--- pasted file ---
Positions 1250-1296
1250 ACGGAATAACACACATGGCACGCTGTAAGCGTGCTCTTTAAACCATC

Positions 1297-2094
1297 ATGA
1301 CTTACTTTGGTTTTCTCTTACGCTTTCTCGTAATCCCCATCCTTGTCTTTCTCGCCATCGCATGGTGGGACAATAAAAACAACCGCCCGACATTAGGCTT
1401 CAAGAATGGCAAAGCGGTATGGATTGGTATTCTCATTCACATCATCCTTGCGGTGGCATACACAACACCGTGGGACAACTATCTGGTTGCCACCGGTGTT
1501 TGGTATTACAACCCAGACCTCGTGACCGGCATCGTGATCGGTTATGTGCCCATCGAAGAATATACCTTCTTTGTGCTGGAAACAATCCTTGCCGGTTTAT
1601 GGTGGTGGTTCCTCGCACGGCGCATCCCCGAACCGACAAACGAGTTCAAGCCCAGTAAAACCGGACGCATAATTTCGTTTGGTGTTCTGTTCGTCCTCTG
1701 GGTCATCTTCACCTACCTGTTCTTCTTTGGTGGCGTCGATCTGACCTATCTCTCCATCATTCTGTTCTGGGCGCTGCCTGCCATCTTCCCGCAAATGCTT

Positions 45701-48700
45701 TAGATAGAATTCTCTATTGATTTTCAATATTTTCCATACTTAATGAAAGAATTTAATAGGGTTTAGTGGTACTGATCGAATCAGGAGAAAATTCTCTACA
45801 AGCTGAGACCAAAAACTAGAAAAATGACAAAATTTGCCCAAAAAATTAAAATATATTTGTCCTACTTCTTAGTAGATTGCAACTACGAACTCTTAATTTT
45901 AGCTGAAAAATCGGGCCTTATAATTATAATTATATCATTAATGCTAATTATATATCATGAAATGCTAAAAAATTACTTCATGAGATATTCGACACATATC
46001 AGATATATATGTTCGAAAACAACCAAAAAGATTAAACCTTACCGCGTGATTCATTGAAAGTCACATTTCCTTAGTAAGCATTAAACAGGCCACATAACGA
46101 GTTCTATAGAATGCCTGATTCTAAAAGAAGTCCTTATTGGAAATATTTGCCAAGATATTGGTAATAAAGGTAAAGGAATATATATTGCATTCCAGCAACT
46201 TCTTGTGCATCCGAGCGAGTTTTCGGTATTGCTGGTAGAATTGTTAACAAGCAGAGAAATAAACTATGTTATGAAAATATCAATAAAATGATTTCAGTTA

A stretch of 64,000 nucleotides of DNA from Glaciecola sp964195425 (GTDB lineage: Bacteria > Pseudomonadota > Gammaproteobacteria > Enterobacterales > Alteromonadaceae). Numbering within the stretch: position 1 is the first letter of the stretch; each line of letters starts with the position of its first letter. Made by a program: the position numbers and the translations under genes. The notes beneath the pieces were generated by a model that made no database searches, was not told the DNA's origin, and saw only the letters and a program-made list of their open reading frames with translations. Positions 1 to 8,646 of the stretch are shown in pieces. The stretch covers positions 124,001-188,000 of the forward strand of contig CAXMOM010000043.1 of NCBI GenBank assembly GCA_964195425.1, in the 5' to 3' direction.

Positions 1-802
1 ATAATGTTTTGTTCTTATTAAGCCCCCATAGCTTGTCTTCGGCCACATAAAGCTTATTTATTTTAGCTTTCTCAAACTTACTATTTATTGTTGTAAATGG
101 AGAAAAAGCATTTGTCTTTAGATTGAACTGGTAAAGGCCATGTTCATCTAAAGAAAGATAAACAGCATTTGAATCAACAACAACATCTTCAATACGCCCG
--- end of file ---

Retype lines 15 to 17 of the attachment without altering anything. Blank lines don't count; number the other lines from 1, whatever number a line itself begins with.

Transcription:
46101 GTTCTATAGAATGCCTGATTCTAAAAGAAGTCCTTATTGGAAATATTTGCCAAGATATTGGTAATAAAGGTAAAGGAATATATATTGCATTCCAGCAACT
46201 TCTTGTGCATCCGAGCGAGTTTTCGGTATTGCTGGTAGAATTGTTAACAAGCAGAGAAATAAACTATGTTATGAAAATATCAATAAAATGATTTCAGTTA

A stretch of 64,000 nucleotides of DNA from Glaciecola sp964195425 (GTDB lineage: Bacteria > Pseudomonadota > Gammaproteobacteria > Enterobacterales > Alteromonadaceae). Numbering within the stretch: position 1 is the first letter of the stretch; each line of letters starts with the position of its first letter. Made by a program: the position numbers and the translations under genes. The notes beneath the pieces were generated by a model that made no database searches, was not told the DNA's origin, and saw only the letters and a program-made list of their open reading frames with translations. Positions 1 to 8,646 of the stretch are shown in pieces. The stretch covers positions 124,001-188,000 of the forward strand of contig CAXMOM010000043.1 of NCBI GenBank assembly GCA_964195425.1, in the 5' to 3' direction.